This arrangement was hardly completed before we began to hear the sounds of the drums and the trumpets, and the yells of the people, as nearly a thousand of them marched through the jungle towards us, driving before them every sort of game. I should tell you that we kept our elephants close at hand in case of the worst. You cannot imagine the excitement in such watching as this. Two or three miles off the most fearful yells from 1000 men, close around you utter silence; your eyes roaming in every direction, not knowing at what point a deer or a tiger may break out.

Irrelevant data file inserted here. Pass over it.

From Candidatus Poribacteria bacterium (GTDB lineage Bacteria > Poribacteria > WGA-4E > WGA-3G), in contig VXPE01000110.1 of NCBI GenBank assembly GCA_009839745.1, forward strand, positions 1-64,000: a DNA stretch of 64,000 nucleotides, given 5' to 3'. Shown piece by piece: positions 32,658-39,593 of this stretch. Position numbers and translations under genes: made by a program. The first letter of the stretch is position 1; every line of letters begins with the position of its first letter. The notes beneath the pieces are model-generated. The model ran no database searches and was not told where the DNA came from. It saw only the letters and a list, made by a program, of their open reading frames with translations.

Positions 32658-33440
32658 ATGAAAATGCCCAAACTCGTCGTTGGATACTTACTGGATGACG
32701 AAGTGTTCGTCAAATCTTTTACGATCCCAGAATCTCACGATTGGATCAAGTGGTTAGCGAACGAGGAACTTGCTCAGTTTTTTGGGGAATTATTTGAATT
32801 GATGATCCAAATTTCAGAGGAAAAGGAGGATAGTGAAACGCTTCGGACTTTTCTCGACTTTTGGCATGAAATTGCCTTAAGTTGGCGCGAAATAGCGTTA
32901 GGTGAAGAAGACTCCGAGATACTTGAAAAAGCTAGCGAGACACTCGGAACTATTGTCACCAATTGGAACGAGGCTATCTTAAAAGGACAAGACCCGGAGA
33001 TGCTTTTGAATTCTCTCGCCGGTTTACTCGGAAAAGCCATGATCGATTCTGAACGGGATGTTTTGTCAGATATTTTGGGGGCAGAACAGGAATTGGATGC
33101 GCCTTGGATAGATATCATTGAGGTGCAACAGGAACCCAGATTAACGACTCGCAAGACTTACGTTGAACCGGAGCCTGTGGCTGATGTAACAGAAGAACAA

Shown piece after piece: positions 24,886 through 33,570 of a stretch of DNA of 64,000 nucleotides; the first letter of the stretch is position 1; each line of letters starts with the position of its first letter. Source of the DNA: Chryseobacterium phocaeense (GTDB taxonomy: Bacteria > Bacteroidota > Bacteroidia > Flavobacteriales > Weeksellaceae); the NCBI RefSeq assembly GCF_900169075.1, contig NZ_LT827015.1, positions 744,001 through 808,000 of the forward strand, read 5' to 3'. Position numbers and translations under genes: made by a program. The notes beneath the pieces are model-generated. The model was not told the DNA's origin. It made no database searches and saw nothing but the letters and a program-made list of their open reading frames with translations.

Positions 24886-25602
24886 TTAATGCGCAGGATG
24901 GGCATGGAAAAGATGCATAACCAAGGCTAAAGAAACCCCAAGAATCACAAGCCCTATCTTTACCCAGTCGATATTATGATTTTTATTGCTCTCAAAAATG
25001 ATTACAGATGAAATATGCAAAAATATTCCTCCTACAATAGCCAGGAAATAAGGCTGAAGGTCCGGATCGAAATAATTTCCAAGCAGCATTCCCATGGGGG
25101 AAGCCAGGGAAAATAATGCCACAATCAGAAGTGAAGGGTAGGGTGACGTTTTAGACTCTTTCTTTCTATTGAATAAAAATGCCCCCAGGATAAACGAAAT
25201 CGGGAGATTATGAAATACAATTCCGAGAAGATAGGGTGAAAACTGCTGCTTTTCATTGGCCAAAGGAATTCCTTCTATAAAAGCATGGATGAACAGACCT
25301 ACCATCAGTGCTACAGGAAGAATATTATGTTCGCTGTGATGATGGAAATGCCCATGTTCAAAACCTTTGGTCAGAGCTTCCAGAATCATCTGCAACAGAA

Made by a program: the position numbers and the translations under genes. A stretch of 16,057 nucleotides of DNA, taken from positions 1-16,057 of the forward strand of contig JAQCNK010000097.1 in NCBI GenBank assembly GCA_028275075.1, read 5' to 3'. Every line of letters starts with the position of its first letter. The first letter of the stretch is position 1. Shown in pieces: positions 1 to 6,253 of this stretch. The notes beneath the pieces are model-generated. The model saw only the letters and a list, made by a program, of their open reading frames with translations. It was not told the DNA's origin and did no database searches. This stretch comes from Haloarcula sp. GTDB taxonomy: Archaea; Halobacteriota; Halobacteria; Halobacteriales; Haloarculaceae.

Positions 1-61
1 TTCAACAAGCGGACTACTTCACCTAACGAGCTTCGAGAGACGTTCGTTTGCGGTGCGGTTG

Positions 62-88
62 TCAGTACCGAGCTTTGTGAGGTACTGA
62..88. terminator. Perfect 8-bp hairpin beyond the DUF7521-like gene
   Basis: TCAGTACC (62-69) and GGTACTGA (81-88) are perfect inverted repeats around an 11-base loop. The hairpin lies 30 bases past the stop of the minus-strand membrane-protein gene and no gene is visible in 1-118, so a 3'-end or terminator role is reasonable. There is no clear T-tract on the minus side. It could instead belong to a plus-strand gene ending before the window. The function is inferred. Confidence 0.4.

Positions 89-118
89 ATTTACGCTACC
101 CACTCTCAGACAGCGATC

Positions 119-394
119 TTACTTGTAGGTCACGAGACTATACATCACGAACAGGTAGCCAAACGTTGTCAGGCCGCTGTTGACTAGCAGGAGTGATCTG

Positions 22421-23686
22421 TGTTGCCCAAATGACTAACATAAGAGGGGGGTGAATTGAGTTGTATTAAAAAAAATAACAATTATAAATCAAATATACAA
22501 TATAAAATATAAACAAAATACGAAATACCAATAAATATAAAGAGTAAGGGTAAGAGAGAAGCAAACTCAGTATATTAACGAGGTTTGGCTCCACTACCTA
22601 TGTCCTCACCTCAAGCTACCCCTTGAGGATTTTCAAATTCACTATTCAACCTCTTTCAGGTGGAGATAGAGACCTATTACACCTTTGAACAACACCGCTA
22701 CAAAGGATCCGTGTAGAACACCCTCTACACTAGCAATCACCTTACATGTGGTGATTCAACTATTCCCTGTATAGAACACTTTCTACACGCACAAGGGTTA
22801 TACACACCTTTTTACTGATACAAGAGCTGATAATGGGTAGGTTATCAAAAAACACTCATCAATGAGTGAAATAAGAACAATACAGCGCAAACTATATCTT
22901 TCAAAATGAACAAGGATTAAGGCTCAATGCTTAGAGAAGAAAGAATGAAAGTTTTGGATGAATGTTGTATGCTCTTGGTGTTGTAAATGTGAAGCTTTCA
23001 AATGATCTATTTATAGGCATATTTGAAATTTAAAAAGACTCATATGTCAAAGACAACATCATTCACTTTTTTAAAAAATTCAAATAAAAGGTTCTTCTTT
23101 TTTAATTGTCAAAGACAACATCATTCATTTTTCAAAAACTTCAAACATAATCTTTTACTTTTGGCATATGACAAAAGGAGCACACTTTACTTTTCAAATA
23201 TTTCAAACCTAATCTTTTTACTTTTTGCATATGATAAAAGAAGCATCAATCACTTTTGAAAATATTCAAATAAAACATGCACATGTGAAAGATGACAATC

Ha! listen! there's a crack among the branches, and out rushes a noble stag. Bang goes G.'s gun. We had agreed that he should have the first shot. He's down! "Hush! here's something else in this patch of jungle." "Where?" he whispers, as he loads. "There, I see it now: look out; here it comes!" And sure enough out rushed seven pigs, followed almost immediately by three others. Now a wild boar is a most awkward animal to fight on foot, and we had agreed we should not fire at them. However, they rushed right towards us. What's to be done? "Get on the elephant," says G. "No time," said I; "follow me:" and we both fairly turned tail, pursued by a herd of pigs until we came to a bush, or rather a patch of bushes, round which we could make a short turn to escape them, and then back to our own station, laughing as hard as we could. But really a wild boar is no laughing matter as he rushes along tearing up the earth. If he charges, as he almost invariably does, with one movement of his head he could cut both legs to the bone, dividing the arteries, and probably killing the man.